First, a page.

• 12. Find find() findOne()db.census.findOne({"_id": "22180"})
  • 13. Projection> db.census.find({}, {"city" : 1, "state" : 1}){"_id" : 22180,"city" : "VIENNA","state" : "VA"}db.census.find({}, {"loc" : 0})
  • 14. Query Conditionals• $gt• $gte• $lt• $lte• $ne• $notdb.census.find({"_id" : {"$gte" : "70300", "$lte" :"70399"}})
  • 15. In and Not In• $in• $nindb.census.find({"_id" : {"$in" : ["22180","70301", "22030"]}})
  • 16. OR Queriesdb.census.find({"$or" :[{"_id" : {"$in" : ["22180", "90210"]}},{"city" : "ASHBURN"}]})
  • 17. Regular Expressions• Perl Compatible Regular Expression (PCRE)db.census.find({"city" : /^ASHBU?/i})
  • 18. Limits, Skips and Sortsdb.census.find({"city" : "CHICAGO"}).skip(3).limit(4).sort("zipcode" : -1})
  • 19. Updateupdate{ <criteria>, <new doc> }db.census.update({_id : "22011"},{city : "BROADLANDS"})
  • 20. Update - $set and $unsetdb.users.update({"name" : "joe"},{"$set" : {"favorite book" : "harry potter"}})db.users.update({"name" : "joe"},{"$unset" : {"favorite book" : 1}})
  • 21. Deletedb.census.remove( <criteria> )db.census.remove({city : "NORTH POLE"})db.census.remove()db.drop_collection("census")
  • 22. Indexesdb.census.ensureIndex({"city" : 1})FAST:db.census.find().sort("city" : 1})SLOW:db.census.find().sort({"pop" : 1, "city" : 1})db.census.ensureIndex({"pop" : 1, "city" : 1})
  • 23. Index Orderingdb.census.ensureIndex({"pop" : 1, "city" : 1})Fast or Slow?db.census.find().sort({"pop" : -1, "city" : 1})
  • 24. Other Index Optionsdb.census.ensureIndex({"city" : 1},{"name" : "myIndex","unique" : true,"dropDups", true})
  • 25. Explain• explain will return information– indexes used for the query (if any)– stats about timing– the number of documents scanneddb.census.find({city:"CHICAGO"}).explain()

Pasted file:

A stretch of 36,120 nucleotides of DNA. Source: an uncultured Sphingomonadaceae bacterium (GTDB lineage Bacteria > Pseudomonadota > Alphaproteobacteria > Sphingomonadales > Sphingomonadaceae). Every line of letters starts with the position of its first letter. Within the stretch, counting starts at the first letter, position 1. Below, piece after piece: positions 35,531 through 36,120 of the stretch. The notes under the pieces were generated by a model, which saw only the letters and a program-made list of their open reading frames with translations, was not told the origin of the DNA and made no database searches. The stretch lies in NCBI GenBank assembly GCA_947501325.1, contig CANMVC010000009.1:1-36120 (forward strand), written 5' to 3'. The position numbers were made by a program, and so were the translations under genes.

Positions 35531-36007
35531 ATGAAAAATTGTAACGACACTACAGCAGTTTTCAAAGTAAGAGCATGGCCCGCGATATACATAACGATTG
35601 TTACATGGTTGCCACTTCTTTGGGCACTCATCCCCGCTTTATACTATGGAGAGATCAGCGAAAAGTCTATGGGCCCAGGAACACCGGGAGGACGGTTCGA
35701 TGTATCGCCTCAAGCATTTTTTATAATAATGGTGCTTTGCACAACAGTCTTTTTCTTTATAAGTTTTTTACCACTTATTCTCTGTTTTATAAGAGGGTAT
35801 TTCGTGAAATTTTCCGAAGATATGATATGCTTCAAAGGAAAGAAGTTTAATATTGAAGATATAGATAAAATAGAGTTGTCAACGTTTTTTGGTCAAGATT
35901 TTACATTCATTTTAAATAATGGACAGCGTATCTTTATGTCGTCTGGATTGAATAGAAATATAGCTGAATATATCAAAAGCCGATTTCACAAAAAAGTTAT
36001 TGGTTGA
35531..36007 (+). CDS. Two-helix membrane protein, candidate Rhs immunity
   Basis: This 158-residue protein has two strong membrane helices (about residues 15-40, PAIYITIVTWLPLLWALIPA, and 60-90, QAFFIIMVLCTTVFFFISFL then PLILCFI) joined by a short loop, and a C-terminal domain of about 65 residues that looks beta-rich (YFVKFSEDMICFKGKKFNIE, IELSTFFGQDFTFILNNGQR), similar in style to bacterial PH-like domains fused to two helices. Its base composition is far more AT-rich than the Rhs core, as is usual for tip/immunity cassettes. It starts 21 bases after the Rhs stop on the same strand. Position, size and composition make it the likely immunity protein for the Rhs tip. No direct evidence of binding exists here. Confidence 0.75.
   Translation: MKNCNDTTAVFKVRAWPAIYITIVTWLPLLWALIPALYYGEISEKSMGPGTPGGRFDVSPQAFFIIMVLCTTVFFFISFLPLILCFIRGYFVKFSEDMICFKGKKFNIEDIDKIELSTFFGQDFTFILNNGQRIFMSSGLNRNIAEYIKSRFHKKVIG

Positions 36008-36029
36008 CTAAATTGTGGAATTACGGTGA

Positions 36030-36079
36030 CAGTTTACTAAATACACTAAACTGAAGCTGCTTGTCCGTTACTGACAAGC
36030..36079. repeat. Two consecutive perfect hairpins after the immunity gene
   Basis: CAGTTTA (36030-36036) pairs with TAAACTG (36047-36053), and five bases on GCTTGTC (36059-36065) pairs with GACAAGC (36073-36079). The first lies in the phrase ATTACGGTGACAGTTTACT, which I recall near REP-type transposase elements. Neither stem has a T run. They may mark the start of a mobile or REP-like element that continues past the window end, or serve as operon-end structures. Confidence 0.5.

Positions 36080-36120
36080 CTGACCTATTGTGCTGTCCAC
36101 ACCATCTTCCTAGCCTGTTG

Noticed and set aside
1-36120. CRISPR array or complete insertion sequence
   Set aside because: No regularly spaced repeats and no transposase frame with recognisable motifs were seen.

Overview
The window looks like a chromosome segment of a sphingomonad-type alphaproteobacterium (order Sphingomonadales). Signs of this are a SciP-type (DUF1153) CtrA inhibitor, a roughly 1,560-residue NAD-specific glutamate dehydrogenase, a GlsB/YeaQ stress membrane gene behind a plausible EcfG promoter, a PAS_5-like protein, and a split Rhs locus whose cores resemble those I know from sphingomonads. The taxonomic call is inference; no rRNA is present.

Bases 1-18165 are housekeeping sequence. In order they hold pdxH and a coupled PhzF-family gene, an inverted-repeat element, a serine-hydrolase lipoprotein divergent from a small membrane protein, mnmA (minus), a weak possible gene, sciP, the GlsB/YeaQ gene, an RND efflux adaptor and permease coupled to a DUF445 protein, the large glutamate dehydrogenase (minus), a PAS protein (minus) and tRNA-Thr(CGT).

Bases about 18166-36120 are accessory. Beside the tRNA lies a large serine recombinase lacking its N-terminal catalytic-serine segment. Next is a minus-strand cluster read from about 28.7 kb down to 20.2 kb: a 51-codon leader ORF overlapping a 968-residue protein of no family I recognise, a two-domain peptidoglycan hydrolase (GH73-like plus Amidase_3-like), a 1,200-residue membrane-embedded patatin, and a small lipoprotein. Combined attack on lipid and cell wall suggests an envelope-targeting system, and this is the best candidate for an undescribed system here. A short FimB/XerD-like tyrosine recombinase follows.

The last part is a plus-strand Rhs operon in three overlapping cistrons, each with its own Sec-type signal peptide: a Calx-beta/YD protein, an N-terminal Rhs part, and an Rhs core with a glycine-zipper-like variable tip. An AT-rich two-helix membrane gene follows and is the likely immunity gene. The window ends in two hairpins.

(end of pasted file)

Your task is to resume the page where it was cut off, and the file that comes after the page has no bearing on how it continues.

• 26. Aggregation Framework• Largest and smallest cities in Virginia,California and Louisiana
  • 27. MongoDB• Relational Databases are Dead
  • 28. MongoDB• Relational Databases are Dead– Of course that is not true!– Right Tool for the Right Job
  • 29. Why MongoDB?• Schema flexibility• Developer speed• Horizontal scalability
  • 30. Developer Flexibility“An elephant should not always have to sit onyour data before you persist it”
  • 31. Increasing Horizontal Scalability• No joins– Thus, no distributedjoins• No transactions– Thus, no distributedtransactions
  • 32. Life Without Joins• Already denormalized or Reference Id’s• One to One relationships• One to Many relationships• Many to Many references
  • 33. Life Without Transactions• Document Level transaction boundaries• Nesting within documents• Two Phase commit
  • 34. Update - $inc{"url" : "www.example.com","pageviews" : 52}db.analytics.update({"url" : "www.example.com"},{"$inc" : {"pageviews" : 1}}){"url" : "www.example.com","pageviews" : 53}
  • 35. Replica Sets• Primary-Secondary cluster– Automatic failover– Primary elected by cluster• One Primary, many Secondary– Others• Fully automatic– It handles voting, etc.• 3 Node viable minimum
  • 36. Demo Replica Set Failover
  • 37. Sharding• The process of splitting data up and storingdifferent portions of the data on differentmachines• Automatic vs. manual• Chunks– Shard Key
  • 38. Mongod Mongod MongodMongosClient
  • 39. Sharding• Server types:– Shard• holds a subset of a collection’s data.– Single mongod server– Replica set– Mongos• router process and aggregates responses• Does not store anything– config server• Stores cluster configuration: which data is on which shard.• Start these in reverse
  • 40. Summary• Document Structures and Corrollaries• Getting Started• CRUD Operations• Indexing
  • 41. Summary• Aggregation• Joins and Transactions• Replica Sets• Sharding